Real estate, alternative real assets and other diversions

The surprising nature of property development Alan Waxman explains how a recent opportunity came about

The Architect

The excitement of property development for me is that you never know where an opportunity might present itself.

One of my most unexpected projects came off the back of a chance meeting with a very charming young lady whom I met at Annabelle’s in Berkeley Square. Having hit it off we decided to keep in touch and a couple of days later we had planned to go for lunch; incidentally it had come up in conversation that this lady was planning on selling her house in Notting Hill and knowing my background in property asked if I might be interested in it. Curious, I decided to stop by the property on the way to the restaurant and not one to be easily deterred I climbed over the fence and had a thorough look around the property and its plot.

Curiosity quickly became excitement and by the time I made it to the restaurant I had decided to turn our social lunch in to a business one – we negotiated on the price and I bought it right away.

Pleased as I was to have purchased this property it became immediately clear that there would be numerous restrictions on what we could do. Ultimately what I had purchased was a shed, on a busy road which backed up on to some council houses.

After many late nights at the office brainstorming with the team, we finally began to see the opportunity for this ambitious project. Enthused by the potential to transform this site, we proudly invited the local residents to a church hall we had hired to present our drawings and get their feedback. As an experienced developer I firmly believe in the often-overlooked importance of having a great relationship with the local residents. Being respectful goes a hugely long way to ensure a smoother planning process.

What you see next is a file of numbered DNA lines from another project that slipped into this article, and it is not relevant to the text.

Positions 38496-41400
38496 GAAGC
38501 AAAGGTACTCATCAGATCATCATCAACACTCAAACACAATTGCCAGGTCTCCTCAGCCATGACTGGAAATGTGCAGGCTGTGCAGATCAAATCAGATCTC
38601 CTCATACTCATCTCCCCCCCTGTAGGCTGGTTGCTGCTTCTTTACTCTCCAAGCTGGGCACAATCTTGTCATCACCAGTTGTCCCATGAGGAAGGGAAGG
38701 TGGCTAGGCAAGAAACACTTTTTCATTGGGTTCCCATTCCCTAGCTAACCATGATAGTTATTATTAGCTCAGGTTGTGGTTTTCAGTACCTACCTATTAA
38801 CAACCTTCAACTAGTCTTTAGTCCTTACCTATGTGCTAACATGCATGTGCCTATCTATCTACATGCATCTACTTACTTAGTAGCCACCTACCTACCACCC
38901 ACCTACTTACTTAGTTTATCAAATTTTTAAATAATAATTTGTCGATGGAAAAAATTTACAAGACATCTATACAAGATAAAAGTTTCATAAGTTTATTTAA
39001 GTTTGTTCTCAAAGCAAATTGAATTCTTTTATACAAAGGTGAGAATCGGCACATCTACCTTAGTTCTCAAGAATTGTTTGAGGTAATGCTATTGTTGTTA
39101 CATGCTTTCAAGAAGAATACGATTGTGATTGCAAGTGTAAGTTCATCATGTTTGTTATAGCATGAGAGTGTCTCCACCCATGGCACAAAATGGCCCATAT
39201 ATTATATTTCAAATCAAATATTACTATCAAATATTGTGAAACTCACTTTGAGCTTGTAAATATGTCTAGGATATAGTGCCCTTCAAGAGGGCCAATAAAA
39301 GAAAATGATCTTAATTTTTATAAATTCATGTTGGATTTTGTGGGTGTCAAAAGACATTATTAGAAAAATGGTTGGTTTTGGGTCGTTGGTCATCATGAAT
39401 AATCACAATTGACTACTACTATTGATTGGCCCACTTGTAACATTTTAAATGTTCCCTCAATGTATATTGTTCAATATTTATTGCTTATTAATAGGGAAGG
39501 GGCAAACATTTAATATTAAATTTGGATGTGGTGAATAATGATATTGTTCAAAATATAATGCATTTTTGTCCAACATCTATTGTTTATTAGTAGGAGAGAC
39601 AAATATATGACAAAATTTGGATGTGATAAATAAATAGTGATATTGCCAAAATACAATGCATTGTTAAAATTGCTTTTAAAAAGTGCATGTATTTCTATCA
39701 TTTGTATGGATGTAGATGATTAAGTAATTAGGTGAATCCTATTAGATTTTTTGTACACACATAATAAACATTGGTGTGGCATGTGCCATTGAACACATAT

My starting point has always been to begin by manipulating the space and light in a property to fully maximise what it has to offer. This is our signature strategy when evaluating a space and something we have fondly trademarked Volumetric Design.

The purpose of a luxury home is to excite the imagination and stimulate the five senses – in this way Ladbroke Grove can only be fully experienced by engaging with the space; moments like catching glimpses of the sky through the skylight become unforgettable.

Now more than ever it is essential that developers create an emotional desire – the reality is that potential buyers looking for homes in Central London don’t need to move. They already have a roof over their head and as such their decision to buy a property must be motivated by more than a basic need.

New developments need to be exciting, surprising and compelling – thankfully our team at Landmass were able to capture all of these emotions with Ladbroke Grove.

The Architect

About Alan Waxman

Alan Waxman

Alan Waxman founded Landmass in 1998, a luxury property development and interior design company. Alan has developed numerous high end residential properties, including the award-winning Grosvenor Crescent Mews in Belgravia, London.

Articles by Alan Waxman

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